Several groups are trying to fill this space, including ConsumerLab.com, NSF International, and U.S. Pharmacopeia (USP). The most recent addition is UL, a for-profit company known for testing electronics. USP, a nonprofit, has set standards for supplements that Consumer Reports says are the most widely accepted.

Phosphate supplements are vulnerable to extreme heat, humidity, and ultraviolet (UV) radiation. It's always best to store the supplements in their original light-resistant container in a cool, dry room. Throw away supplements that are discolored or deteriorating, no matter what the "use by" date says.

USP Publishes Database

USP publishes the Dietary Supplements Compendium, an online, subscription-based database which provides quality standards for the production of dietary supplements. Supplements that pass USP's quality requirements are awarded a distinction called the USP Verified Mark.

Turn to Food First

Foods that are especially rich in phosphorus include:

  • Pumpkin or squash seeds: 676 mg per 1/4-cup serving
  • Canned sardines in oil: 363 mg per 2.5-ounce serving
  • Cottage cheese: 358 mg per 1-cup serving
  • Sunflower sees: 343 mg per 1/4-cup serving
  • Hard cheese (such as Parmesan): 302 mg per 1.5-ounce serving
  • Milk: 272 mg per 1-cup serving
  • Lentils (cooked): 264 mg per 3/4-cup serving
  • Canned salmon: 247 mg per 2.5-ounce serving
  • Yogurt: 247 mg per 3/4-cup serving
  • Pork: 221 mg per 2.5-ounce serving
  • Tofu: 204 mg per 3/4-cup serving
  • Beef: 180 mg per 2.5-ounce serving
  • Chicken: 163 mg per 2.5-ounce serving
  • Eggs: 157 mg per two eggs
  • Canned tuna in water: 104 mg per 2.5-ounce serving

Protect Your Teeth

You may know that sodas are bad for your teeth, but did you know it's because they contain phosphoric acid or citric acid (or both)? Drinking too much soda will soak your teeth in these acids, which eventually wear down the enamel and make your teeth an easy target for cavities and decay.


Phosphorus is an essential mineral found in every cell of the human body. It is the second most abundant mineral next to calcium, and its primary function is to build and maintain bones and teeth. Your body needs phosphorus to function properly, with many people presuming that it can be used to help treat certain urinary tract infections or prevent kidney stones and prevent osteoporosis. However, as with other supplements, phosphorus remains a subject under active study, with some efforts confirming its effectiveness and others producing ambivalent findings. One thing is clear: since the body cannot produce phosphorus on its own, you should get it from food first—and especially meat, dairy, oily fish, and seeds—and then, if necessary, a dietary supplement.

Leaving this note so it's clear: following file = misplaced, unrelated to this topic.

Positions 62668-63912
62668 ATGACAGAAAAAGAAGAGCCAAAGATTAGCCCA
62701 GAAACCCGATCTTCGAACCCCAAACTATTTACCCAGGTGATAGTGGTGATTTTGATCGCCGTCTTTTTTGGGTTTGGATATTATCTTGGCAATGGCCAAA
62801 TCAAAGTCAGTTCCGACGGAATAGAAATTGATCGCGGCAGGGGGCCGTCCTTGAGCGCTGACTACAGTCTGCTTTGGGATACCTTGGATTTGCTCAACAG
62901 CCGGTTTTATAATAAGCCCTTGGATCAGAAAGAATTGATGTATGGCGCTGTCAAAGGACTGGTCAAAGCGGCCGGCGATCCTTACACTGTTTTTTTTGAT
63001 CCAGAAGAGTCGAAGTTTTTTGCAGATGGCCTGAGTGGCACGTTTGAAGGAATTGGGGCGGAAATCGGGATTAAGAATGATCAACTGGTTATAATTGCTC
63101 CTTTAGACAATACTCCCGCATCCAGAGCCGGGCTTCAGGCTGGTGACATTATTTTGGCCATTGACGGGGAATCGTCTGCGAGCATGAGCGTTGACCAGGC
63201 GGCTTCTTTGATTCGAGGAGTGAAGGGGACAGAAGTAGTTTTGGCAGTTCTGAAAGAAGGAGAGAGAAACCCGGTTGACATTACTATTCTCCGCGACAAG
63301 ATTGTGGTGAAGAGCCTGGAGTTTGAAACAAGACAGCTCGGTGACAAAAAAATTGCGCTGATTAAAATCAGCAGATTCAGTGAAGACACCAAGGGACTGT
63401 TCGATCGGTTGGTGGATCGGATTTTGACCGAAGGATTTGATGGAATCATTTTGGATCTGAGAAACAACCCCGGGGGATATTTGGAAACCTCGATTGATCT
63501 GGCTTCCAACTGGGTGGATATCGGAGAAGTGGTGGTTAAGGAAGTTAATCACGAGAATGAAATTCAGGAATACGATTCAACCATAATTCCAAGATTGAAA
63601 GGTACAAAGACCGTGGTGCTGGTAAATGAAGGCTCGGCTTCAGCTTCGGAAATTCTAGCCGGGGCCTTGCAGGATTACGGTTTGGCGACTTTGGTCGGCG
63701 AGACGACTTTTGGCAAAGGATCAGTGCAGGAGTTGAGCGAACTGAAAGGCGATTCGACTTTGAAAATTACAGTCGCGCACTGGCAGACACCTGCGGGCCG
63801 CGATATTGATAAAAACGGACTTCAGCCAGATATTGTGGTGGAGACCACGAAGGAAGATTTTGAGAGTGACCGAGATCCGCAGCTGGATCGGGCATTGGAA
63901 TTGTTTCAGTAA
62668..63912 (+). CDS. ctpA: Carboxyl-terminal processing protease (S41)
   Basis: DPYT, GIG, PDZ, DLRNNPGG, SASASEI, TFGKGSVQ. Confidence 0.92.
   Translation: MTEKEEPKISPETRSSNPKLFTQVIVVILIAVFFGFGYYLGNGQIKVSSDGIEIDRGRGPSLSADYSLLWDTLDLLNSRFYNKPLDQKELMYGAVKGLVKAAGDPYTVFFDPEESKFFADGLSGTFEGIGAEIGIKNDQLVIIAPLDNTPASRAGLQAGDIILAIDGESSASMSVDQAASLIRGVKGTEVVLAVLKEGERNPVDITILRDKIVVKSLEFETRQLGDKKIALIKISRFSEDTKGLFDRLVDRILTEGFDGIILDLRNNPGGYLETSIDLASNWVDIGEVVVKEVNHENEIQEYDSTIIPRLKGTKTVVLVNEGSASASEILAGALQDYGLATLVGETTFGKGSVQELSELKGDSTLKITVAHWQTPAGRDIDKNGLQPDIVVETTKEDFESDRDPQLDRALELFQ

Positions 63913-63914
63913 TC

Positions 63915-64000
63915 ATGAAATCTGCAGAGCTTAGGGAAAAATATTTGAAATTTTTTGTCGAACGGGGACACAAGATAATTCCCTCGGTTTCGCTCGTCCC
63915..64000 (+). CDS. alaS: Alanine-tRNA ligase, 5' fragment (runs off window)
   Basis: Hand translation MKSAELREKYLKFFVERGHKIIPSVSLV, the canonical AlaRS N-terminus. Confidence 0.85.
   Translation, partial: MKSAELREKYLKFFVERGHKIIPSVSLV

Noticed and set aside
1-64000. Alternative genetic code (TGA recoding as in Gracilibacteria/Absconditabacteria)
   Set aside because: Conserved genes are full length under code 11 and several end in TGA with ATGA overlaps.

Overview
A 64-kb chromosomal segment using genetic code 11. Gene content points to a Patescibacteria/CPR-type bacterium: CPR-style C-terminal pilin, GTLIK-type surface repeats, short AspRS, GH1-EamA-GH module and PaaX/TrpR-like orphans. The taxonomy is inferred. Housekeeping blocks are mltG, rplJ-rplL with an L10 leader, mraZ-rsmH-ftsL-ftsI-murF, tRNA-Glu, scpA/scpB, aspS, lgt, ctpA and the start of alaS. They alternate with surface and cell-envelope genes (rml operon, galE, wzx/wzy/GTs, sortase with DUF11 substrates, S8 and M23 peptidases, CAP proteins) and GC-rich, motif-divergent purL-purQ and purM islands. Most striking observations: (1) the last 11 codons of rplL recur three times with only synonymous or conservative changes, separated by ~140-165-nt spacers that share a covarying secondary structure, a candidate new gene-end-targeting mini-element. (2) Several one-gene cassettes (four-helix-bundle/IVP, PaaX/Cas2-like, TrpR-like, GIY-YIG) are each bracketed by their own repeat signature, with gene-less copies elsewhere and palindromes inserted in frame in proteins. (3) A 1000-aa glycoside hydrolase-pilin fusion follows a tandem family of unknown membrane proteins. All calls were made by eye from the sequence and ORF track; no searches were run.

A Word From Verywell

You may be worried that your phosphorus level is higher than normal (hyperphosphatemia) or lower than normal (hypophosphatemia). The only way to be certain is to take a phosphorus blood test, which measures the amount of phosphate in the blood. Your healthcare provider may ask you to abstain from taking antacids, laxatives, and water pills before the test, lest they interfere with accurate results. A normal result for an adult usually ranges from 2.8 to 4.5 mg/dL.

Frequently Asked Questions

  • Do I need a phosphorus supplement?

    Most people get all the phosphorus they need from their diet. Unless you have a medical condition that requires supplementation, like alcoholism or chronic obstructive pulmonary disease (COPD), you would be better off eating a healthy, balanced diet rich in macro and trace nutrients.

  • How would I know if I have a phosphorus deficiency?

    The symptoms often include anemia, bone pain, bone disease, confusion, greater risk of infection, muscle weakness, and poor appetite. See your healthcare provider to confirm or debunk your suspicions.

  • How would I know if I have high phosphorus levels?

    In all likelihood, your healthcare provider would diagnose it. Often, high phosphorus is a sign of kidney damage or disease. Whereas healthy kidneys balance phosphorus in your body by removing extra levels from the blood, kidney disease often prevents this purge from occurring.

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11 Sources
Verywell Health uses only high-quality sources, including peer-reviewed studies, to support the facts within our articles. Read our editorial process to learn more about how we fact-check and keep our content accurate, reliable, and trustworthy.
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  2. National Institutes of Health. Office of Dietary Supplements. Fact sheet for consumers.

  3. Shields-Cutler R, Crowley J, Hung, C, et al. Human Urinary Composition Controls Antibacterial Activity of Siderocalin. J Biol Chem. 2015;290:15949-60. doi:10.1074/jbc.M115.645812.

  4. Centers for Disease Control and Prevention. Urinary tract infection.

  5. Lee, A, Cho, S. Association between phosphorus intake and bone health in the NHANES population. Nutrition J. 2015;14:28. doi:10.1186/s12937-015-0017-0.

  6. Harvard T.H. Chan School of Public Health. Harvard University. Phosphorus.

  7. Mayo Clinic. Phosphate supplement.

  8. Consumer Reports. How to choose supplements wisely.

  9. U.S. Pharmacopeia. What is the U.S. Pharmacopeia?

  10.  Icahn School of Medicine at Mount Sinai. Phosphorus blood test.

  11. American Kidney Fund. High phosphorus.